Lois is the author of such books as I KNOW WHAT YOU DID LAST SUMMER and HOTEL FOR DOGS. I’ve been reading WRITTEN IN THE STARS, a newly-published collection of short stories she wrote and published in her teens. Impressive! She was being honored with a “Grand Master” award.

Mostly I hung out with my friends who also write middle-grade mysteries, though:

Edgar Juvenile nomineesN. H. Senzai, Marcia Wells, Stuart Gibbs, moi, Kate Milford

This is the only picture I have of the vivacious and fun Marcia Wells, who is as sparkly in person as the dress she was wearing. I laughed out loud reading her terrific EDDIE RED UNDERCOVER: MYSTERY ON MUSEUM MILE. Love that Eddie!

After the cocktail party and photos, it was time to go into the swanky ballroom for dinner.

Edgar Awards menuEdgar Awards banquet menu

Mmm. It was delicious. The decorations were awesome, too–and some of them were edible!

Edgars atmosphere

Here’s a closer look at the white chocolate Edgar Allan Poe…

White chocolate Edgar

…which I didn’t get a chance to taste, because my agent Barry Goldblatt beat me to it!

Agent steals chocolate Edgar

Speaking of Barry, like my editor Kristin Ostby, he had not just one but TWO clients nominated for an Edgar — yours truly and Kate Milford!

Barry Goldblatt with Kate Milford & HVFKate Milford, Barry Goldblatt & moi

And Kate’s book won! Deservedly so, because GREENGLASS HOUSE is a very special book and a wonderful read–I hope you all rush right out and snag a copy!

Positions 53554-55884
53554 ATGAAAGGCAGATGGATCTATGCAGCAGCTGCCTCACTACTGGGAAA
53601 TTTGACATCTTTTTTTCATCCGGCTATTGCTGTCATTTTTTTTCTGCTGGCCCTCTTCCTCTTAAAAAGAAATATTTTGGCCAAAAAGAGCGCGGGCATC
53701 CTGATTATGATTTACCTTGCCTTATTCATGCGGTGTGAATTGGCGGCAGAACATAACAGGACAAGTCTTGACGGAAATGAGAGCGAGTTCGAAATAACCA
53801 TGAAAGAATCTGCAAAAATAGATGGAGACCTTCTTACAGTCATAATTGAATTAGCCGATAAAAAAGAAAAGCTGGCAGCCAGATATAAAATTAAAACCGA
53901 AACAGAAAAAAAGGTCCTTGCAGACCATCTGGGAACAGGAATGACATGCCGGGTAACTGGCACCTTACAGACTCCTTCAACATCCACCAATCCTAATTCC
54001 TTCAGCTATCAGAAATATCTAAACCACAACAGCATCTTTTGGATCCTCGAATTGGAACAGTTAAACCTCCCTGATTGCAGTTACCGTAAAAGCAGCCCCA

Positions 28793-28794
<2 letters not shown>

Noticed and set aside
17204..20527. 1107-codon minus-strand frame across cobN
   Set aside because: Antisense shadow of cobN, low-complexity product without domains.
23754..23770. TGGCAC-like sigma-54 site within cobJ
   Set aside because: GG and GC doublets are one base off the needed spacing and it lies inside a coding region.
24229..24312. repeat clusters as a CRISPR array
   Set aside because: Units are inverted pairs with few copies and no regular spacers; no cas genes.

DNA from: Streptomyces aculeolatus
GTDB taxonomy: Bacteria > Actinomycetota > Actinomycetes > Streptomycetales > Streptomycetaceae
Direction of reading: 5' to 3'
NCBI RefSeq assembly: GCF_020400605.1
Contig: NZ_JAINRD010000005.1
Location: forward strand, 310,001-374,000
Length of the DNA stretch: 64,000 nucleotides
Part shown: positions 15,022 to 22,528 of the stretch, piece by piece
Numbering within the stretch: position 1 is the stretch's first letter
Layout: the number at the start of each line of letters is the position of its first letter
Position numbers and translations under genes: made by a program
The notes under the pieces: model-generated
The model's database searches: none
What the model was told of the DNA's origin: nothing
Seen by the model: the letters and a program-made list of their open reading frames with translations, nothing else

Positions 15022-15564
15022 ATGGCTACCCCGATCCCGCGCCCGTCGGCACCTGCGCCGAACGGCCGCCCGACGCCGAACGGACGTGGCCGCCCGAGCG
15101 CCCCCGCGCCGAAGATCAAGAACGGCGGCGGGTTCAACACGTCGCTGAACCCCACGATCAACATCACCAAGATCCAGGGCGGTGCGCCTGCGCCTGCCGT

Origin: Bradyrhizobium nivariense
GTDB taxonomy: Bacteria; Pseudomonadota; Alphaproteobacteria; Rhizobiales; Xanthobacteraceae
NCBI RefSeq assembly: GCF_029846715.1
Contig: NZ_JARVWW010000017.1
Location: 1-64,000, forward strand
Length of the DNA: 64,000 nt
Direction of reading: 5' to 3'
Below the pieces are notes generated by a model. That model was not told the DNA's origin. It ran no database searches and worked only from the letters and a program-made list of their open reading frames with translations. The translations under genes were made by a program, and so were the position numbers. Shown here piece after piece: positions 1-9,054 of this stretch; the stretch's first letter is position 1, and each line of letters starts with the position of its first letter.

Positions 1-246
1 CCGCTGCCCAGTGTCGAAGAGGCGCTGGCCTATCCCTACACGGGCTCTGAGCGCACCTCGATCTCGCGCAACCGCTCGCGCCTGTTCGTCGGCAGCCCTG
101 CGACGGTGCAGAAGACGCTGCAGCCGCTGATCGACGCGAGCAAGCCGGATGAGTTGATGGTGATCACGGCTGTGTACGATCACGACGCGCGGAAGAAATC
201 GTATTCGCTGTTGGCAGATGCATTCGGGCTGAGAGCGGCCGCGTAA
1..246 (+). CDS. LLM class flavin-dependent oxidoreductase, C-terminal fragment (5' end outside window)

After the award ceremony, we all hung out for a bit and basked in Kate’s reflected glory.

HVF & Kate post-EdgarsHVF & Kate

Kate and I compared shoes:

Sparkly Edgar shoes!

We both like sparkles. Mine are the silver ones, hers are — appropriately! — gold. And here’s her Edgar award:

Kate's Edgar award

Fun, huh?

And then the party was over. But the city still beckoned, and there was a full moon over Manhattan…

NYC night Spring 2015Grand Central Station and the Chrysler Building

My two favorite buildings in New York, captured together right outside our hotel!

There was so much more to explore. My husband and I stayed on for an extra couple of days to get our fill of this amazing city. We walked for miles (seriously! we estimate we walked at least 15 miles in two days), downtown to 2nd Avenue Deli…

2nd Avenue Deli

… for the best pastrami sandwiches ever.

Then uptown to Central Park, which was in swoony full bloom…

Central Park Spring day 2015

Central Park

Central Park April 2015

Central Park Spring 2015

We stopped to refuel at Cafe Sabarsky in the Neue Galerie with Viennese kaffee und kuchen (cake and coffee) — mmm, Sachertorte for me — then walked back down Park Avenue enjoying more spring blossoms…

Dogwoods on Park Avenue

Next up? A play about Winston Churchill (James Bond my husband isn’t wild about musicals, so we settled on a subject of mutual interest).

Churchill set

Excellent choice! We loved it!

After that, it was time for a late-night bite. Like tuxedos and elegant long dresses, the Fredericks don’t do dinner at 10 p.m., but we did in NYC! We met up with my dear friend and former colleague Diane Roback, who steered us to Empanada Mama, a 24-hour spot (because let’s face it, who doesn’t have those occasional 3 a.m. empanada emergencies?) over on 9th Avenue that was FABULOUS!

Steve at Empanada MamaHappy customer